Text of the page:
Last night I was in the audience for BBC Question Time. I follow it every week on TV and join in the argument on Twitter. I thought it would be interesting for people to know how it actually works so here is my experience.
The Application Form
Two weeks ago after watching Question Time on TV I saw that there would be a recording in Birmingham soon. Birmingham is a one hour drive from here and just about within the range that I can manage without getting too sick so I visited the website to apply to be in the audience. I have actually started to fill in the application form before but I did not complete it because it contained questions that I just could not come up with decent answers to and that nearly happened this time.
The form starts with the expected details of name, address and phone numbers. It also asks age, occupation, ethnic group and whether or not you have any disabilities – I assume that these details are required in order to ensure diversity in the audience. It asks the applicant to cite two issues in the news recently that you might want to ask questions about were you to be on the programme, which I suppose proves that you are engaged with the news and would take part in the debate, not just stay silent. The unexpected part for me is the questions about who you would vote for and any party membership, and if you support that party leader or not. More on this in a moment. The question that nearly prevented me from applying was “What is your opinion of the situation in Afghanistan?” because it is complex and I am conflicted on the issue. I turned to Twitter, however, and after a helpful conversation I managed to tweet an opinion so I copied that into the form and sent it off.
The Phone Call
I heard nothing more for a couple of weeks but then yesterday morning I recieved a phone call from the Audience Producer for the programme, Alison. She asked me if I would be able to attend the recording that evening and of course I agreed. She told me who the panel would be (Grant Shapps MP, Caroline Flint MP, Simon Hughes MP, poet Benjamin Zephaniah and columnist Cristina Odone) and then wanted to know what question I would ask if I got the chance. She wanted me to come up with two; one to be sent in by email immediately and one to be written out on a card on arrival, preferably after hearing the day’s news. I said that my first question would be something related to David Cameron’s conference speech on the previous day where he had said of his son “Today, more people would see the boy and not the wheelchair” while I believed that today most people would see a scrounger and not a person. I couldn’t phrase the question there and then but Alison was happy with the concept and asked me to email it in after our phone call.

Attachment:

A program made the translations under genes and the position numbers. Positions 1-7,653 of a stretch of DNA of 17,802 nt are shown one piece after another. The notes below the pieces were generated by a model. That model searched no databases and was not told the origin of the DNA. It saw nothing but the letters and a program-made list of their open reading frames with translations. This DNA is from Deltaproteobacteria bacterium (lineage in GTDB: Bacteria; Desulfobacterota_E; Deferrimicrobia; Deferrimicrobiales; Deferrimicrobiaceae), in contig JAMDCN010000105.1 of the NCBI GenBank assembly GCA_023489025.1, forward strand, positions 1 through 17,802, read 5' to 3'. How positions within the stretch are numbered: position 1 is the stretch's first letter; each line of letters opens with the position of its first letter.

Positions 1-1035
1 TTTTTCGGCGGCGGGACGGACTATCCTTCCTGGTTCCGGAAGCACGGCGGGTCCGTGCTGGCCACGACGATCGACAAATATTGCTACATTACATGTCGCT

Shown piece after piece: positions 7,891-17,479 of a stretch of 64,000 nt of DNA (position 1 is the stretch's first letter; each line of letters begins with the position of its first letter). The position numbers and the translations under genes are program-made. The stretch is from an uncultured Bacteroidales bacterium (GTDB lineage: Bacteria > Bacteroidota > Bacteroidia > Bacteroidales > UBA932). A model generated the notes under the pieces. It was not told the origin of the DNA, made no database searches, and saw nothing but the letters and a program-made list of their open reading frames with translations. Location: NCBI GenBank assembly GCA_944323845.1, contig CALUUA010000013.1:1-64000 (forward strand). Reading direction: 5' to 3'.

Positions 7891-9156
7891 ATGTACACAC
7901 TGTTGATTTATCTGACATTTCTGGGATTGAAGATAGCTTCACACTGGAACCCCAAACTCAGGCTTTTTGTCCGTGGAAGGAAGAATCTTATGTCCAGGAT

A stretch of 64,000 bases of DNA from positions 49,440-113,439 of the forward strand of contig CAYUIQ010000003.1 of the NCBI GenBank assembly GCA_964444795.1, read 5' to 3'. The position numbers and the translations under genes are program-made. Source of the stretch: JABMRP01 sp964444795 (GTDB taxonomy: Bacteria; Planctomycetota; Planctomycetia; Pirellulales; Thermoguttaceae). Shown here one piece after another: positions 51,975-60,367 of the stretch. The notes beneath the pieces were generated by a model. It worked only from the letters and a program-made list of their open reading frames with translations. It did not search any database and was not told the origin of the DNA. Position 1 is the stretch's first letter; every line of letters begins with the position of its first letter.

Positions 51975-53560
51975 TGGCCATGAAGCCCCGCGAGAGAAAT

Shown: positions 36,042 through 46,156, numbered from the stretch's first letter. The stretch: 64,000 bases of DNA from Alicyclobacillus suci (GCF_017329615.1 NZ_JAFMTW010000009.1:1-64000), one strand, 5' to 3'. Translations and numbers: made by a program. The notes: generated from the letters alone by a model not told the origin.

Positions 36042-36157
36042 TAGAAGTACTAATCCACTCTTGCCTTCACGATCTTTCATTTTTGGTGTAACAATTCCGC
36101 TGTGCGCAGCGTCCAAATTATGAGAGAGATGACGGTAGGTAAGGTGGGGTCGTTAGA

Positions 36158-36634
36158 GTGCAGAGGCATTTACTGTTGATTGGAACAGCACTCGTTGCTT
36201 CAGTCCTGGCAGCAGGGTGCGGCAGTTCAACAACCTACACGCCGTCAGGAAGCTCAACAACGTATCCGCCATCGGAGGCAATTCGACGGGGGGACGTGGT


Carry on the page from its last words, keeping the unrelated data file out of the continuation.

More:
My second question she wasn’t quite so happy with. I told her that I wanted to ask about the investigation that is being launched into a supposed left-wing bias of BBC news reporting as I believe there is a right-wing bias. She didn’t completely object to the question, but she immediately defended the BBC. She said of Question Time: “I know who goes into the audience, I know how left wing or right wing it is.” It seems that the audience is selected specifically to represent a range of views across the political spectrum, hence the questions about political affiliation and views on Afghanistan. To be fair to her, I think that she probably does ensure a quite balanced audience but my impression of BBC news and current affairs is that the balance of panellists and experts interviewed are generally biased towards the right-wing even if the audience of Question Time are not. A bigger problem to me than the bias in selection of people who appear on the BBC is their choice of what stories to cover or not to cover, and the links between people like Lord Patten and the Conservative Party such as his £400,000 donation as well as links to private healthcare firms alongside the complete absence of reporting on the outsourcing / privatisation of most of the NHS.
Moving on, Alison next wanted to speak to my wife since she would be accompanying me. My wife didn’t particularly want to be in the audience but would have to go with me as my carer and to push my wheelchair but despite me pointing this out she wanted to speak to her anyway to ask the same questions that she had asked me.
The question that she suggested was about the privatisation of The Blood Service and the fact that many blood donors will not donate to a private blood service. To both of our surprise this question was vetoed because the story has not appeared in mainstream news, only on blogs and social networks. While I can see the reasons for wanting stories that everyone in the audience and panel have heard about, this does go some way to explaining why some topics never come up on Question Time or other debate shows. Unable to think of anything else, my wife said that she would email a question in later.